Thursday, October 13, 2011

Keeping Perspective

A couple months ago my sister-in-law J told me that she and my brother are expecting baby #4.  She told me before they told anyone else--even the grandparents--because she was concerned about how I would feel.  She was worried that I would be hurt that they are having number four while we are desperately hoping to adopt number two.  I wasn't hurt.  I was excited for them and excited that they live just a few minutes from us so we can be a part of this baby's life.  I appreciated her concern and felt pretty special that I knew about the baby before anyone else in our families.

On Tuesday they had their ultrasound to find out the gender of #4.  (They have two boys and a girl.)  My brother sent me a text that read, "K (their daughter) is officially the last of the Mohicans."  I assured him that K will be fine.  I grew up with three brothers and no sisters and I turned out okay.  He responded with, "If she's anything like her aunt, it will take three brothers to keep her line."  Hey, now!

So after this fun exchange I started thinking about what really had just happened and started to tear up.  No, I wasn't thinking about how wonderful it was that they're having #4 and that wasn't it neat that they had been able to see him.  It hit me afresh that I will never have that experience.  I will never feel a baby growing inside me.  I will never have that "let's find out what kind of baby we're having" ultrasound.  Never.

I couldn't believe how upset I was.  I thought I was past all of that.  I'm okay with our infertility (most of the time) and I love adoption, but it was like a slap in the face, reminding me that I'm different, I'm broken.  I don't get to be in the club.  I didn't feel like B and J were reminding me of this, but our closeness was probably the catalyst for my mini-meltdown.  I love them so much and am so excited for them and feel sad that I will never get to experience the very beginnings of parenthood in the way they do.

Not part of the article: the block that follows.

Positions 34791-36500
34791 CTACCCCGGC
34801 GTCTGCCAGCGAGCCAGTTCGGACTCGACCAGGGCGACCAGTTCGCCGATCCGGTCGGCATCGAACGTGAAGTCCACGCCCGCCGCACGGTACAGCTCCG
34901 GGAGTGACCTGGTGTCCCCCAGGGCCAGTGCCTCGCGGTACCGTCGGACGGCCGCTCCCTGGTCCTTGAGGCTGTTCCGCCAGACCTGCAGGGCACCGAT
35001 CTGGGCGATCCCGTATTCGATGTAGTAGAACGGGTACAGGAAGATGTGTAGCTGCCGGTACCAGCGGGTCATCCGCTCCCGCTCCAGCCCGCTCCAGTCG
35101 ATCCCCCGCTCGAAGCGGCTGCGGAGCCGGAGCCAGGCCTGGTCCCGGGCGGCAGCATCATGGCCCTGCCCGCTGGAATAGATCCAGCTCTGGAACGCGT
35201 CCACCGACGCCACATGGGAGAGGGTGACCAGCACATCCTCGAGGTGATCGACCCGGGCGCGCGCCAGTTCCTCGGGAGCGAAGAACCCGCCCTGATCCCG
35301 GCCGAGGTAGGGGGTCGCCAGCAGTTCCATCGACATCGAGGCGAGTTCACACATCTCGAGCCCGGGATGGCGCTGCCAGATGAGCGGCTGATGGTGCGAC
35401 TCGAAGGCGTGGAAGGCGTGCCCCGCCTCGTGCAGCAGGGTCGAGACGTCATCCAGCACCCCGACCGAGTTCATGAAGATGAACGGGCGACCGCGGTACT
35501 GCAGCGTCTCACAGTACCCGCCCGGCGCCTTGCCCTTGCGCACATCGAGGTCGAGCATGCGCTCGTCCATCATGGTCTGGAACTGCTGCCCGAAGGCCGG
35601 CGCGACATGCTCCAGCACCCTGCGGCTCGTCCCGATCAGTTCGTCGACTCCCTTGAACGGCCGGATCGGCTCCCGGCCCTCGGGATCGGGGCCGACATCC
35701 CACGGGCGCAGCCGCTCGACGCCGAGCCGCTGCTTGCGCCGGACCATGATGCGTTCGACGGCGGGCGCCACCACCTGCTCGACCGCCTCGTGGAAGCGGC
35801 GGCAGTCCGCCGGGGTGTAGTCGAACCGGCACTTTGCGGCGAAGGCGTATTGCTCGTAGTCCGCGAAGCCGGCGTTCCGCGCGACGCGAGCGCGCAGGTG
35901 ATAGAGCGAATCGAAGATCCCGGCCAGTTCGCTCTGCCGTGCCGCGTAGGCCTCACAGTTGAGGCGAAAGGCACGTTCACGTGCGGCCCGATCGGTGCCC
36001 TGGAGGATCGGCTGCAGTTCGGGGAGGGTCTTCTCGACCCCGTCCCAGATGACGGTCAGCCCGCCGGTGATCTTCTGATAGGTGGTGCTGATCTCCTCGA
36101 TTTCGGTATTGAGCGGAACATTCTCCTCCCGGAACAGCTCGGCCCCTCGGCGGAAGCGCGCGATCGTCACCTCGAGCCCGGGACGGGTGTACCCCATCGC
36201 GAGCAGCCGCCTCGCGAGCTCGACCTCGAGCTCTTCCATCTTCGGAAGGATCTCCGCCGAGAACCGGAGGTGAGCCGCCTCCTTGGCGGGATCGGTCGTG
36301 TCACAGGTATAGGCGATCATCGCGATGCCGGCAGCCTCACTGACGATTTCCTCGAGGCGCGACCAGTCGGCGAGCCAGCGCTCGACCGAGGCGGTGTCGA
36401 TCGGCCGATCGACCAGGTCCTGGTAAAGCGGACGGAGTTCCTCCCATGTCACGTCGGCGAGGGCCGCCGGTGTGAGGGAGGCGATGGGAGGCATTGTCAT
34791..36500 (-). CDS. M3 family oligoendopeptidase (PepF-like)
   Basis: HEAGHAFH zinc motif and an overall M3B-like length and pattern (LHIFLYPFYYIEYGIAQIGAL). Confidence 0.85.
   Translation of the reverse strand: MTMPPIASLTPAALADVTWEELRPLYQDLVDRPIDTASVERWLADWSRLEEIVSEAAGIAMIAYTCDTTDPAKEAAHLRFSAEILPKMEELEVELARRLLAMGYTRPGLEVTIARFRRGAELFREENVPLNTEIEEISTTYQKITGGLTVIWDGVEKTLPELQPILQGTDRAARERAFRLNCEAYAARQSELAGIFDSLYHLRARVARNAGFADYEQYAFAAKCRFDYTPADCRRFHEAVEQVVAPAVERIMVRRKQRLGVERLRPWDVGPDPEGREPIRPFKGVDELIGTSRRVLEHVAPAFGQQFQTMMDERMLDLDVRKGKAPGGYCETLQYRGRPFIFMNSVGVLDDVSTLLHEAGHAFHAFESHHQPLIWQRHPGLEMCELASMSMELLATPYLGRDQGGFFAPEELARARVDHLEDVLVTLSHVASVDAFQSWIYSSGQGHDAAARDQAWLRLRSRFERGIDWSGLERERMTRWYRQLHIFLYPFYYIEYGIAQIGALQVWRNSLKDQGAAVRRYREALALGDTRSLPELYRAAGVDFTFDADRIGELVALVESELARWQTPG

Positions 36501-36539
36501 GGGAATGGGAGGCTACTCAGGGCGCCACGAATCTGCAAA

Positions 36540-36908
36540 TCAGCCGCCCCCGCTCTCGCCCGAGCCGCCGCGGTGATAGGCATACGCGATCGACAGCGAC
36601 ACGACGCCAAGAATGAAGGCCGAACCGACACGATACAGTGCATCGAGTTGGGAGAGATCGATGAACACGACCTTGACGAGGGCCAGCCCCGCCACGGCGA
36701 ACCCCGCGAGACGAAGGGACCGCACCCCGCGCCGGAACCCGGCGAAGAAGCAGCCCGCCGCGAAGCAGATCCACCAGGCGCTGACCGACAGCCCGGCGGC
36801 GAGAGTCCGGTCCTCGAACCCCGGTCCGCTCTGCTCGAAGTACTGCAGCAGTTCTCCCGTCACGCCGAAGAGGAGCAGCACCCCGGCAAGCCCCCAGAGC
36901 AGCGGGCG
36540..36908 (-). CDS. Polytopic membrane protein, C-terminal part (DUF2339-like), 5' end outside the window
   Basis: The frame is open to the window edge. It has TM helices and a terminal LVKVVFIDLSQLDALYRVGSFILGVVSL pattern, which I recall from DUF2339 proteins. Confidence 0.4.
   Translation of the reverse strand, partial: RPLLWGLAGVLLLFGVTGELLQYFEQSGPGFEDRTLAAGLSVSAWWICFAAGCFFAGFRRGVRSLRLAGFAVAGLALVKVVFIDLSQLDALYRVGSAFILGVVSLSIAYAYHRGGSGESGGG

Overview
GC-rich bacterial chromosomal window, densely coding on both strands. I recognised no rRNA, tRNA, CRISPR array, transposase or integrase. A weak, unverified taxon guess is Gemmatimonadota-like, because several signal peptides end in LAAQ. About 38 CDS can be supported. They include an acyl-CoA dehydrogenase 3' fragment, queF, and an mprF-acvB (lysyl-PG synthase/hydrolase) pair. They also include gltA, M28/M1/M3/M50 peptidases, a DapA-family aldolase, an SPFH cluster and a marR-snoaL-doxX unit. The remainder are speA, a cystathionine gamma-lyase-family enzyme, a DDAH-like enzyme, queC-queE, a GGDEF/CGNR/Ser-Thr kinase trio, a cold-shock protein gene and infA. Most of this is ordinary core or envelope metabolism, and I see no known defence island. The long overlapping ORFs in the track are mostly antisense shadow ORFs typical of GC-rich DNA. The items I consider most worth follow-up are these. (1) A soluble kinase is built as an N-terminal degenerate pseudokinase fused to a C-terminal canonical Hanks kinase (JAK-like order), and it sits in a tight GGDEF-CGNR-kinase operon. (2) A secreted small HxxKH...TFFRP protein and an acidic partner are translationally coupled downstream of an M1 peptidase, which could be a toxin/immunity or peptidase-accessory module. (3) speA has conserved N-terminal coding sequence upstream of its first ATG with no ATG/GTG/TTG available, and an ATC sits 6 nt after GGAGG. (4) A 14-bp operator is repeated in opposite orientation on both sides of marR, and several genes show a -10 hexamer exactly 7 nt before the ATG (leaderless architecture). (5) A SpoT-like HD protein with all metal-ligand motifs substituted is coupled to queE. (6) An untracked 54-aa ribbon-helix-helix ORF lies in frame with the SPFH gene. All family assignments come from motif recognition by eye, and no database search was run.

I felt pretty sorry for myself for the rest of the day.  I called my husband to tell him the news, cried a lot, and told him I wouldn't be making dinner.  He's so wonderful.  He brought me flowers and ordered dinner.  I kind of just checked out for a while.  I let him do the bedtime routine with Olivia and wallowed a bit.

Then I started remembering that Heavenly Father knows and loves me.  He knows me far better than I know myself and loves me more than I am capable of imagining.  He's given me everything I value (and plenty of things I don't value enough).  He has plans for me.  Big plans.  He has given me the opportunity to be a mother through the miracle of adoption.  He teaches me through my experiences--the good and the tough--and provides me the opportunity to become a better person.  And sometimes I actually remember that.  I think I needed that jolt of awareness this week to help me keep perspective.  I am a daughter of God.  He loves me and wants me to be happy.  That is what I need to remember and focus on--all the time.


Katelyn Krum Shaw said...

When I decided to place my daughter for adoption I made the decision very early in my pregnancy. I made sure that the adoptive mother was at every dr appointment with me, was one of the first people (besides me of course) to feel her daughter move. I tried my dangest (yes I know that' not really a word) to allow her to be part of EVERYTHING with regards to my pregnancy. There was even one time I let her hold my hair when I barfed in a bag (yes I know I'm SO kind!). She said to me just after this post ( I can NEVER thank you enough for allowing me to be part of your pregnancy. For the first time in my life I actually feel like I'm a part of the "growing" process instead of just being part of the "raising" process. I hope you'll one day be able to be part of the "growing" process to!

Sally said...

What a beautiful gift on top of a most amazing gift! Thank you for sharing this.

Stacey said...

I don't know if this will help or not but I remember feeling the same way when we adopted our little boy. During the process I cried a lot (especially when we talked about the delivery) but you forget how hard those times are when you get to hold you little one for the first time.

Best of luck with everything!

Sally said...

Thanks, Stacey! We are so fortunate to have a network of people who understand us.

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